What makes Zelensky’s election, and his party’s recent triumph in parliament, a true watershed is that it showed that candidates for national office need no longer kowtow to either the anti-Russian rhetoric of Western Ukraine, or the pro-Russian interests of the East and South. Five years of conflict seem to have spawned a war-weariness to which only Galicia, being farthest from the front, still seems immune. This has led noted Western Ukrainian historian Vasyl Rasevich to wonder if his country might be moving toward the marginalization of Galicia.
But healing the enormous social distrust that Poroshenko and the previous parliament have left behind will not be easy. To do so the state must first show that it has the capacity to restore what it has lost over the past five years, "the monopoly of the legitimate use of violence.”
Well-organized, partly government funded, and armed to the teeth, nationalist groups currently exert a much greater influence in Ukrainian politics than their paltry electoral results would suggest. Even as their leaders vie among themselves for dominance, whenever their common agenda of a "Ukraine Above All” is challenged, such groups have resorted to violence and intimidation, to which state authorities have often turned a blind eye.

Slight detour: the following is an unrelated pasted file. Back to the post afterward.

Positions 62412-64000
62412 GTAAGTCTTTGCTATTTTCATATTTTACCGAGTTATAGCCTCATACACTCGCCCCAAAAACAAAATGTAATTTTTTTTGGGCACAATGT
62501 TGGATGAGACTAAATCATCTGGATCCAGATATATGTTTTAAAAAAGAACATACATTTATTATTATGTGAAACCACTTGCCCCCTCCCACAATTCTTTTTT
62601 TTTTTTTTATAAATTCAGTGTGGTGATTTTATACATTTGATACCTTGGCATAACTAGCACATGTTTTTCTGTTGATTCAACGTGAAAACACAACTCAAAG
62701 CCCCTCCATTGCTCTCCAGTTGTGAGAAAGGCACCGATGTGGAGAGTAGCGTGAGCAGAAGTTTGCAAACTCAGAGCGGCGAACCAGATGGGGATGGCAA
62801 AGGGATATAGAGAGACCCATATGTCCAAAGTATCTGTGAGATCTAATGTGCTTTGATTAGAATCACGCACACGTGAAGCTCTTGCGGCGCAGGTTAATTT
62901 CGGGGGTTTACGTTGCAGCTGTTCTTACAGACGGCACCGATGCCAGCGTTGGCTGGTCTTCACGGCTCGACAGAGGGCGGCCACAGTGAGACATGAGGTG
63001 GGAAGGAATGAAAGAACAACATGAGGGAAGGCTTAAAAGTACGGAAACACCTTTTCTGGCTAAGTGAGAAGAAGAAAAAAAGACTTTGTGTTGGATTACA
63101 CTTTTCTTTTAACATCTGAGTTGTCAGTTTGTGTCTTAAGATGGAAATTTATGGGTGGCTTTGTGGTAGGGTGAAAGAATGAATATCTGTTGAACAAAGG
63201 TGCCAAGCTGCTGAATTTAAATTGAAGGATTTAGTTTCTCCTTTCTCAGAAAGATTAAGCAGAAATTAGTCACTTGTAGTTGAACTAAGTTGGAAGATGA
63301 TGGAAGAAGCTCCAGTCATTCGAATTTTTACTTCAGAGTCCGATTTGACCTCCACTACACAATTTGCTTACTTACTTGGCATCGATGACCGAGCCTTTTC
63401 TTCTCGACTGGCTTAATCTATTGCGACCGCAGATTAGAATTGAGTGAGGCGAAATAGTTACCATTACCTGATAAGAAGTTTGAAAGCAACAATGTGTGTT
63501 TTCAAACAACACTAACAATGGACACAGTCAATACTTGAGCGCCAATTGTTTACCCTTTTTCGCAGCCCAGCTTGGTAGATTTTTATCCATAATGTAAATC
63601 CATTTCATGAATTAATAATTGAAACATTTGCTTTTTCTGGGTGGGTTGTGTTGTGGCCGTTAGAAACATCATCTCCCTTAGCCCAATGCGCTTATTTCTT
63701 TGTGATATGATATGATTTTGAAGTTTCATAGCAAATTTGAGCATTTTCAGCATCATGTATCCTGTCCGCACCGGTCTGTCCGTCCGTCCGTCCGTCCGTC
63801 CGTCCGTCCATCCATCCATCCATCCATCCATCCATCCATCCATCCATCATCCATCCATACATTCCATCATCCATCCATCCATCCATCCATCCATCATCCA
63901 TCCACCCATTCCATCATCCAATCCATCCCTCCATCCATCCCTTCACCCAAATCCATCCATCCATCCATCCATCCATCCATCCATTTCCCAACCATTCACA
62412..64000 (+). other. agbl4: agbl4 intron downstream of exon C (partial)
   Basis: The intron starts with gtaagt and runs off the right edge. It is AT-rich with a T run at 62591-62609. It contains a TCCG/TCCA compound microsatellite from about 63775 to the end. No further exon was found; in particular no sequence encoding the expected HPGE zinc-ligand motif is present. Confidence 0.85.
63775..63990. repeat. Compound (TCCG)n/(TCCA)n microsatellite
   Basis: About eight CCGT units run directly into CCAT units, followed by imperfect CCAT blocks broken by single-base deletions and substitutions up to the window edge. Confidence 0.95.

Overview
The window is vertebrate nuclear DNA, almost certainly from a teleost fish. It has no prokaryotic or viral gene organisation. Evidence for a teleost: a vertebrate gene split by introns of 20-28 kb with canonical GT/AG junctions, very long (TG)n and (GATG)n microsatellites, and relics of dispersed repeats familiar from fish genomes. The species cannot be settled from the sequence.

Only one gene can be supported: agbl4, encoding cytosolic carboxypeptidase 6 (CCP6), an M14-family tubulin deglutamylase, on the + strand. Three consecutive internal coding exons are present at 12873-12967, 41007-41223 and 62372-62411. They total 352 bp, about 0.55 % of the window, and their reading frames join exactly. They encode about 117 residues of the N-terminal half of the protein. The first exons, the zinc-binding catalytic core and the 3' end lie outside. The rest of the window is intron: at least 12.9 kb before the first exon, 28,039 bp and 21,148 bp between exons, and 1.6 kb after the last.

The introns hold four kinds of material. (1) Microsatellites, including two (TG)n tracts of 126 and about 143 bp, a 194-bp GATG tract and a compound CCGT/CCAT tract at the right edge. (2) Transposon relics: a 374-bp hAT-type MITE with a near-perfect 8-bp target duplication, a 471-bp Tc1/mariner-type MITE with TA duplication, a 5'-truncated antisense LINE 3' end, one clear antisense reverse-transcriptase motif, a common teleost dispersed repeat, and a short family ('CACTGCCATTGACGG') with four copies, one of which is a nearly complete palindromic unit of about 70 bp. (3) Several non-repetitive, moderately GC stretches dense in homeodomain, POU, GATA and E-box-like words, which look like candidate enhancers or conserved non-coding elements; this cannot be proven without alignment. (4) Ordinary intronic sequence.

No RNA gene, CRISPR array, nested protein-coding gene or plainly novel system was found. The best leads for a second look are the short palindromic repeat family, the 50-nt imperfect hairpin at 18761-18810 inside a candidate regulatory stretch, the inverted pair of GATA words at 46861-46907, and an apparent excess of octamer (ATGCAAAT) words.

So far, this pattern has continued under president Zelensky. The most recent examples are the threats to the journalists of television channel NewsOne for planning a live discussion between Russian and Ukrainian television audiences, and the shelling in Kiev of the television channel 112.ua for wanting to air Oliver Stone’s latest film, Revealing Ukraine. And just like his immediate predecessor, Zelensky has carefully avoided any direct criticism of these acts of violence against journalists. For Poroshenko, this policy of appeasement ultimately led to his disastrous defeat at the polls.
Can Zelensky do better? Not without a concerted effort to confront nationalist violence and its stranglehold on national debate. Expanding political discourse to allow for new policies and new ideas will require the removal of the ideological barriers to free expression that were part and parcel of the Poroshenko regime.
From the US government’s perspective, therefore, Ukraine will continue to be a disappointment, but American policy-makers have only themselves to blame for this. By blatantly siding with Poroshenko on the country’s most divisive political, religious, and cultural debates, US policy became totally identified with him, and widely resented as a form of "external administration.” We are now seeing the backlash in the rising support for neutrality rather than membership in NATO, in growing pro-Russian sympathies and popularity of the opposition parties willing to make peace with Russia, and in the doubts that Zelensky himself has recently expressed about whether Western politicians really have Ukraine’s best interests at heart, when they urge him not to negotiate directly with Putin.
The vast majority of Ukrainians are solidly behind their new president, for now, but he would do well to realize that if he becomes nothing more than Poroshenko-lite, his fall from grace is likely to be even more dramatic than his rise.